Woody Allen has often commented that “making a movie is a great distraction from the real agonies of the world.” While he’s got a point, some days I wish he’d take up model trains or something else instead. You don’t make films just to pass the time (unless you’re Andy Warhol); you should be driven by a need, an urgency to create.
A quick examination of Allen’s past decade or two of films reveals a few gems — “Sweet and Lowdown,” “Vicky Cristina Barcelona” — and a whole lot of filler, films like “Scoop,” “Celebrity” or “Anything Else,” which seem driven more by Allen’s need to keep the production ball rolling, or the availability of cast or financing, than by any real passion to tell a story. It’s hard to believe that this is the same Woody who said in 1985: “I’m not making films because I want to be in the movie business, I’m making them because I want to say something.”
Allen’s latest to open in Japan, 2007’s “Cassandra’s Dream,” clearly falls into the filler category. Part of Allen’s British trilogy — which began with the excellent “Match Point” and sputtered with “Scoop” — “Cassandra’s Dream” features an impeccable cast wedded to a threadbare script, a Hitchcockian tale of murder and money that ultimately fails to take off.
|Rating||out of 5|
|Run Time||108 minutes|
|Opens||Now Showing (March 26, 2010)|
As he did in “Match Point,” Allen — who writes as well as directs nearly all his features — offers us a parable on the temptations of class, wealth and sex — and how far one is willing to go to attain them. Ewan McGregor and Colin Farrell play a pair of “cockney” brothers living in London; Ian (McGregor) is upwardly mobile and looking to break out of the family’s restaurant business, while Terry (Farrell) seems a bit dim and supplements his meager mechanic’s income with gambling winnings.
McGregor’s wannabe yuppie is eager for the trappings of wealth, prattling on about his investment opportunities, scraping together the funds to buy a small sailboat and borrowing luxury cars from his brother’s garage to impress his dates. He soon adds a very expensive habit: an actress girlfriend (Hayley Atwell) whose heart seems open to the highest bidder.
Terry has a more down-to-earth partner (Sally Hawkins), but a bad night at the poker tables leaves him deeply indebted to loan sharks, just as his brother also comes to hit him up for some cash. Salvation seems to arrive in the form of rich Uncle Howard (Tom Wilkinson), back from the United States, who promises to help, but in return for a favor. A business partner is about to reveal some secrets that could leave him doing jail time; could the boys possibly help by removing him from the equation?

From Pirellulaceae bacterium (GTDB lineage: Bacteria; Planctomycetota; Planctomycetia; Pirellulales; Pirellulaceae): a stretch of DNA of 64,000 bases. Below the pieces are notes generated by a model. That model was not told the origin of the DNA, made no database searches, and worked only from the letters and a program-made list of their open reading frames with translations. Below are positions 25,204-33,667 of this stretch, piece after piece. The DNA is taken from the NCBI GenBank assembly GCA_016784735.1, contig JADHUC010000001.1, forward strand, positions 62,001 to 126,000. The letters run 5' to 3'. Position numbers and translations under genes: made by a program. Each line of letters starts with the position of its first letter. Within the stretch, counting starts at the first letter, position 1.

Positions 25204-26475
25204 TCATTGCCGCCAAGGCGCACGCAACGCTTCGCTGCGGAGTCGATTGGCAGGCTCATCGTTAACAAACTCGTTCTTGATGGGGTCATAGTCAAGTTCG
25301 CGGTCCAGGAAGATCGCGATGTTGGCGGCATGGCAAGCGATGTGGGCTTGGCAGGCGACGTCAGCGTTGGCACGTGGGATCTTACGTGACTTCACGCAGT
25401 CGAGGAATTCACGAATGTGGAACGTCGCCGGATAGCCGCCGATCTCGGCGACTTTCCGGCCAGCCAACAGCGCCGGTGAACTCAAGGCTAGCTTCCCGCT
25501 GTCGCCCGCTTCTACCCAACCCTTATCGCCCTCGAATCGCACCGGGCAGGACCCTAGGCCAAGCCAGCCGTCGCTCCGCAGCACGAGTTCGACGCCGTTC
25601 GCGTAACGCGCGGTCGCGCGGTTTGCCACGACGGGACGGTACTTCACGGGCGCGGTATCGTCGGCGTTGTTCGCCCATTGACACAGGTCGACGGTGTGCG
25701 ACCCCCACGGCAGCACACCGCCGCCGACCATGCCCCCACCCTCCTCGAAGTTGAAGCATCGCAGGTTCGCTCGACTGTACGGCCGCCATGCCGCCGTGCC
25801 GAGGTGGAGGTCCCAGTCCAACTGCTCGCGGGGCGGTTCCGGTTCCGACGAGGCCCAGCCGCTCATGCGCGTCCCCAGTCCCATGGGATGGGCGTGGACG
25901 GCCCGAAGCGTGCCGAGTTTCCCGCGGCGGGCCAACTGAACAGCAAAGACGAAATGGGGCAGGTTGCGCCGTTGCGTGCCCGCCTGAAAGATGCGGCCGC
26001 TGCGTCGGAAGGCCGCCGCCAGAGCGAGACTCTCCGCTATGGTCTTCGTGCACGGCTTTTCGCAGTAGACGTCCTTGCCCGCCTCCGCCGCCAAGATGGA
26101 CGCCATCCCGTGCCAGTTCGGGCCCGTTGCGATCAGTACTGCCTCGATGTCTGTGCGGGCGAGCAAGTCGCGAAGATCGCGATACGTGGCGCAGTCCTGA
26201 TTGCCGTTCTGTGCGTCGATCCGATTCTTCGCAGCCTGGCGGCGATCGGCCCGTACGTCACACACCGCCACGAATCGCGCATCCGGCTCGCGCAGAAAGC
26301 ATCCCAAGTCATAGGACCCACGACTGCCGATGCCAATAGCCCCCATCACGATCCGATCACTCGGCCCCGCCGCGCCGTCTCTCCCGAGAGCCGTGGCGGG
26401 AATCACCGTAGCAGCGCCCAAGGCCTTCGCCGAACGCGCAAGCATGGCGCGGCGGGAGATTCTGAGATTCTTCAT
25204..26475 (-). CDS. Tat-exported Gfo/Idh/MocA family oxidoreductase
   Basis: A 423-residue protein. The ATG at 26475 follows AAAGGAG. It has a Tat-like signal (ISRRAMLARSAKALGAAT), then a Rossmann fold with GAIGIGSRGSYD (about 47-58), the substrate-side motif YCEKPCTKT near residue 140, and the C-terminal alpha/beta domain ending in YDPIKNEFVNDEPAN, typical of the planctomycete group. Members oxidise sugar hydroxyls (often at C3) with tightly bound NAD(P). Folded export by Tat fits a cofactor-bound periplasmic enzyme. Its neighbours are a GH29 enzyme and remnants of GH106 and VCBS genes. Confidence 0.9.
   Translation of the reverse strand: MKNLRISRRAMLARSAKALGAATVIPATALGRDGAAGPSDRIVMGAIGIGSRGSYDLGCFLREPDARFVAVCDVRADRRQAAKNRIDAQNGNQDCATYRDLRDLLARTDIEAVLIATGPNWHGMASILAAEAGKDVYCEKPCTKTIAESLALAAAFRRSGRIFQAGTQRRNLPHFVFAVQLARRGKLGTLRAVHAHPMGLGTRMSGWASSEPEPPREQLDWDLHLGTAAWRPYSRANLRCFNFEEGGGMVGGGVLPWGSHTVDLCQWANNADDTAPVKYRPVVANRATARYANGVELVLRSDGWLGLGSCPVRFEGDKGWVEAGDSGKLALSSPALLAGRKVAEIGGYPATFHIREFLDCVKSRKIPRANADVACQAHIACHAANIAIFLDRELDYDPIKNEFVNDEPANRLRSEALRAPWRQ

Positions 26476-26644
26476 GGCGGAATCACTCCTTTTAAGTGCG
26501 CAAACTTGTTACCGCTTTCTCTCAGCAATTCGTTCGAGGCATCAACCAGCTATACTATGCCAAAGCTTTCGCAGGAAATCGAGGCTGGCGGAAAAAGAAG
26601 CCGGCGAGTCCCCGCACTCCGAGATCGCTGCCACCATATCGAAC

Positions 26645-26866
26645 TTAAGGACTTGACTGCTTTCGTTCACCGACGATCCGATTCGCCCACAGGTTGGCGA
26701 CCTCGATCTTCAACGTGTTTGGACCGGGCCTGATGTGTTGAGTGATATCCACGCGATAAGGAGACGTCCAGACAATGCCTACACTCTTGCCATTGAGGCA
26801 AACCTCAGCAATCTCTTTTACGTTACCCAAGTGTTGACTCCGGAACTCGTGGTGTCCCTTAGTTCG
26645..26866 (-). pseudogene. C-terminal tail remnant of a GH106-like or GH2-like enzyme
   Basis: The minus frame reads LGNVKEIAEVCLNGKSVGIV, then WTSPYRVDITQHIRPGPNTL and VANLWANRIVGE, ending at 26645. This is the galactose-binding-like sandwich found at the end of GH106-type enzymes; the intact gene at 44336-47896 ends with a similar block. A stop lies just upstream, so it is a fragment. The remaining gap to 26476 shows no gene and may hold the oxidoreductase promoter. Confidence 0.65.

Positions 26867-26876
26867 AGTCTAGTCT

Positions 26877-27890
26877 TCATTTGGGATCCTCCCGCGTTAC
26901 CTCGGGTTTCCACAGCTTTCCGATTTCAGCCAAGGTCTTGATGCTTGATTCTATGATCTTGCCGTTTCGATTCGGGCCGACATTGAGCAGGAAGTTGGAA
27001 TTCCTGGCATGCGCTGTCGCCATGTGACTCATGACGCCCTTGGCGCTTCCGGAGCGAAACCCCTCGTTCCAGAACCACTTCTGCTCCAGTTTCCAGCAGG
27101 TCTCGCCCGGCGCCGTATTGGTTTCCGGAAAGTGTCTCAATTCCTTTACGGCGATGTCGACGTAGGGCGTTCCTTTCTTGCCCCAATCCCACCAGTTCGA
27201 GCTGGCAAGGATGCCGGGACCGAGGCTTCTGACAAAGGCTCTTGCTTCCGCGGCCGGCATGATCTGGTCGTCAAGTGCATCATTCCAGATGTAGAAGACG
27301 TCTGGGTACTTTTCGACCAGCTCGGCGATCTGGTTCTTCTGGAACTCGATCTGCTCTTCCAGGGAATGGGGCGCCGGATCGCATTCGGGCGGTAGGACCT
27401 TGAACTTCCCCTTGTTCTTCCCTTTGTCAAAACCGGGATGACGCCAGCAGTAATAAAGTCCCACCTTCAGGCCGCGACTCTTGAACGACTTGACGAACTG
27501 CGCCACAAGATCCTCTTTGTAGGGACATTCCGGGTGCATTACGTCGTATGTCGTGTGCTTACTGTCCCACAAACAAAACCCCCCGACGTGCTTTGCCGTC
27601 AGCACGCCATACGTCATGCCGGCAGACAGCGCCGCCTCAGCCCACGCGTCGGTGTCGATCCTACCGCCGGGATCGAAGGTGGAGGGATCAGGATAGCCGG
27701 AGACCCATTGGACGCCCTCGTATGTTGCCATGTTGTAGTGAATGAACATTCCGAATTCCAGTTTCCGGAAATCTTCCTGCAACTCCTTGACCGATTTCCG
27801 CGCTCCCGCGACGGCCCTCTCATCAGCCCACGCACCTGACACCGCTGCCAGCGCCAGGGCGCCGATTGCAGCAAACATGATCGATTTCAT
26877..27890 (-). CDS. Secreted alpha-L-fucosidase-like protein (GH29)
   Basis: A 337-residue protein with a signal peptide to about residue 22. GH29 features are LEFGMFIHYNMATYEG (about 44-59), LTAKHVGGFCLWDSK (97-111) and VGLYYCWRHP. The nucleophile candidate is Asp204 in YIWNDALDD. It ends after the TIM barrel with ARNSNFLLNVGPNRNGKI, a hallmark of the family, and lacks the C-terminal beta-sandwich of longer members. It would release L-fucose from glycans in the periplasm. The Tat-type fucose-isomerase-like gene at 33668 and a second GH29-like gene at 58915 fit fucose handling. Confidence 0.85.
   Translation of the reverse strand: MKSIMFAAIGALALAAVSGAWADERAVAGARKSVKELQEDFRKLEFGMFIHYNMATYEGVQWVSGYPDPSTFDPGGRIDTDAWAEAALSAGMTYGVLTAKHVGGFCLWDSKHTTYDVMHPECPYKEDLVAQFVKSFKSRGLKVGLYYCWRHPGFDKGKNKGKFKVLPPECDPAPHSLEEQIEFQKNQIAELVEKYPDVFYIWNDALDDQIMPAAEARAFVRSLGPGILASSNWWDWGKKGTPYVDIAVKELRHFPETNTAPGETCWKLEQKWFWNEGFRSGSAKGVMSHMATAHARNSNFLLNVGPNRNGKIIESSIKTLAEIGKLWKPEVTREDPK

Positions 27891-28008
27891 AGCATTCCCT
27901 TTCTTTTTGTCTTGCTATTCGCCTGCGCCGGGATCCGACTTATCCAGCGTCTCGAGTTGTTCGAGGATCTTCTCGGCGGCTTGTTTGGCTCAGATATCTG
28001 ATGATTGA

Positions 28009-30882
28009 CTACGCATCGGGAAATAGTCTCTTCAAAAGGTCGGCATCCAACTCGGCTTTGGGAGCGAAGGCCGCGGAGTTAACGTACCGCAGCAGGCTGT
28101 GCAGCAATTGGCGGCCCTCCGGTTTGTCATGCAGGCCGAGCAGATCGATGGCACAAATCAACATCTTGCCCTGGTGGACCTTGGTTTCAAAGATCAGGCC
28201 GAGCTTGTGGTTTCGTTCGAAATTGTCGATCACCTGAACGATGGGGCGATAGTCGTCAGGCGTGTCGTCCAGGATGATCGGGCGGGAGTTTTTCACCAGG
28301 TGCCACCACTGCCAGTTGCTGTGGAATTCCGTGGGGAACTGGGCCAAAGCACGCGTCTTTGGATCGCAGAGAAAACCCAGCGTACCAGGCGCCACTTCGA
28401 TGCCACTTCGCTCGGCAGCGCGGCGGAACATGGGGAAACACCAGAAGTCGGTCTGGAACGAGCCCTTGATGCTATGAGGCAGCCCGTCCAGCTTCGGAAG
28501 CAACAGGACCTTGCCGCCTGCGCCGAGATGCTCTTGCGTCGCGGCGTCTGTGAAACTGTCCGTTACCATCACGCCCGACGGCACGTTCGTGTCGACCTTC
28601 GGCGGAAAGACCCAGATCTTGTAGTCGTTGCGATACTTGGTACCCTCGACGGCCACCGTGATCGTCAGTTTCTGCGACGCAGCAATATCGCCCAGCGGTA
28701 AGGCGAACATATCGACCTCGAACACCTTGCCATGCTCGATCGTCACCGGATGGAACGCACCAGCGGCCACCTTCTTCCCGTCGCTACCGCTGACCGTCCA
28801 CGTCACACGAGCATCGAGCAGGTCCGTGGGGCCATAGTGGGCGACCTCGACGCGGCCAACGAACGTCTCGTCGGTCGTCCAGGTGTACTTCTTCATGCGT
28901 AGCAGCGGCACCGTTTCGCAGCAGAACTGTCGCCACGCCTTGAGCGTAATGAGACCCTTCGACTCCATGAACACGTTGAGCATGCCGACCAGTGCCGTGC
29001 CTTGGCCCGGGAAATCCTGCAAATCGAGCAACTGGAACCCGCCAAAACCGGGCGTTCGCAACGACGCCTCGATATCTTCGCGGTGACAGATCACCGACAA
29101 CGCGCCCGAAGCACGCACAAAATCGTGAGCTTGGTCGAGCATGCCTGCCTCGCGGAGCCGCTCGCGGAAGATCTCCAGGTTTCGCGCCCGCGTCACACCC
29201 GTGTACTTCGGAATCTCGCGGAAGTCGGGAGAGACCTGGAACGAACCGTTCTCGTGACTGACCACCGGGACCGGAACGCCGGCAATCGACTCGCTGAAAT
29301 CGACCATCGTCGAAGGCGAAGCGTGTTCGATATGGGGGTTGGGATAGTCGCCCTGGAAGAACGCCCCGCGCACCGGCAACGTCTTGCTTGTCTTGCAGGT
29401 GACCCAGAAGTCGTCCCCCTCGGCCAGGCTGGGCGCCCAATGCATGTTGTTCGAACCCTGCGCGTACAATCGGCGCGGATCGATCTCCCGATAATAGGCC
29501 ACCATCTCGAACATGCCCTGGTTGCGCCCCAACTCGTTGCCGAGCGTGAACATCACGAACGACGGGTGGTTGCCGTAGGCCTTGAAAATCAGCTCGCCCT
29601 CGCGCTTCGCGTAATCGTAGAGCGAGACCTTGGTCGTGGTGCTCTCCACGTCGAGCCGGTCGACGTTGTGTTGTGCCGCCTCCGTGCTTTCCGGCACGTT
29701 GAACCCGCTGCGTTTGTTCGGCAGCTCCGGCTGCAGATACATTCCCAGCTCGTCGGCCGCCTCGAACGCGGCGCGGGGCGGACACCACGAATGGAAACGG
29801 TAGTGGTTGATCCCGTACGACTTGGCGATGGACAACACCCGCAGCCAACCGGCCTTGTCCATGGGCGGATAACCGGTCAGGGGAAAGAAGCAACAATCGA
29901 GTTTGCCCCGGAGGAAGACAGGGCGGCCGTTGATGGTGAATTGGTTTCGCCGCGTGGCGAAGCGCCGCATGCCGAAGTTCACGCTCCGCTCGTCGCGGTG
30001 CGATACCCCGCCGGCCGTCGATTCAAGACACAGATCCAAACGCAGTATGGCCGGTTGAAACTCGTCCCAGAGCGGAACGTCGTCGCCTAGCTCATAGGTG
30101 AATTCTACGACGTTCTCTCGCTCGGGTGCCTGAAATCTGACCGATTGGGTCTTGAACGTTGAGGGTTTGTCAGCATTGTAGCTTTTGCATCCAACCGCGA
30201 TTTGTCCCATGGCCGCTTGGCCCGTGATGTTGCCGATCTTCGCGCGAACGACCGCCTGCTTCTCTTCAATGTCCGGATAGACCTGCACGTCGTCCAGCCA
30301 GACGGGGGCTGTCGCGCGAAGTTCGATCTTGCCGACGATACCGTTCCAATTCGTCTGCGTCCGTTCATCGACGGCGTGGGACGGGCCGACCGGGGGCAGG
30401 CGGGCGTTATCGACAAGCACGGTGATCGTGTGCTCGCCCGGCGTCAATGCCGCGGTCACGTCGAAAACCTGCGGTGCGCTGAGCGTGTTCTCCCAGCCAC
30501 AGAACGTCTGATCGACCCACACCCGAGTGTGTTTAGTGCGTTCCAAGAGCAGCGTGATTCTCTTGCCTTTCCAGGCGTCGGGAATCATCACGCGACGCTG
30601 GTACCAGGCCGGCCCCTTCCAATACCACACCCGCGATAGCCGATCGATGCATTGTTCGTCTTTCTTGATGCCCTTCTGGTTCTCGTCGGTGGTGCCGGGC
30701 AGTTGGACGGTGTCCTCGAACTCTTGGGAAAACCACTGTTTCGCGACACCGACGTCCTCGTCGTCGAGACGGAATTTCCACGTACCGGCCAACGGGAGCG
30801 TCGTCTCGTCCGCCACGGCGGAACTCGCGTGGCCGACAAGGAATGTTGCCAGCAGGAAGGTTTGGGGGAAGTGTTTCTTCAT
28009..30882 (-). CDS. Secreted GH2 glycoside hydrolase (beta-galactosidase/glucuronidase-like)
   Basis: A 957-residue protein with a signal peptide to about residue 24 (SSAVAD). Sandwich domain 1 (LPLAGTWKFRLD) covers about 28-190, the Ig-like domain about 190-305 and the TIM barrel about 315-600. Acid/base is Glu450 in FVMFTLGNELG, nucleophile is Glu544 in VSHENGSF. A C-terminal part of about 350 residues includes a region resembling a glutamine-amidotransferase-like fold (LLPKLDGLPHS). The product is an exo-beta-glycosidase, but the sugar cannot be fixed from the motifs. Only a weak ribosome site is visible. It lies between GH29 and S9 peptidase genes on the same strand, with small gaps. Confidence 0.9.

Wilkinson is suitably Luciferian in his proposal, and the brothers split as we expect: Pragmatic success-obsessed Ian sees no choice but to just do it, while Terry agonizes endlessly before being pushed into it by his brother. The outcome, as one can predict, is not pretty.
So what does Woody want to say here? “Cassandra’s Dream” is Allen at his darkest, without a trace of his roots in comedy. Like so many of his films, there’s a distrust of wealth and the things people do to obtain it. (Just recall Patricia Clarkson’s loveless marriage in “Vicky Cristina Barcelona.”) There’s an even grimmer view of family, suggesting that blood ties can corrupt as easily as they can comfort. Yet miserabilism is hardly anything new from Allen, and he’s stated it more eloquently before.
What does stand out is Allen’s lackadaisical approach to script. The film builds up nicely to the attempted murder, and then has nowhere to go, running in circles with repetitive dialogue before finally ending all too prematurely. Allen is served well by his collaborators, though, with a shimmering score by Philip Glass, and the burnished visual sheen of cinematographer Vilmos Zsigmond.
One’s appreciation of this film may weigh largely on one’s distance from London; the British press loathed the film for its lack of convincing local color as well as the unsteady accents of its Scottish and Irish leads. This is less problematic for non-British viewers, but the film still fails to sell its characters or their motivations in any convincing manner. Allen can still direct just fine, but one suspects he needs a little time actually living life, not just creating cinematic fictions of it, if he wants to keep writing scripts. (His next film, “Whatever Works,” was made from a dusted-off leftover script from the 1970s.)
Typical here is the film’s title, which suggests a mythic dimension — name-checking the Trojan prophetess who was cursed to be ignored — but winds up being nothing more than the name of the brothers’ sailboat. Now there’s a hobby to pass the time: boating. You don’t need anyone to watch it either.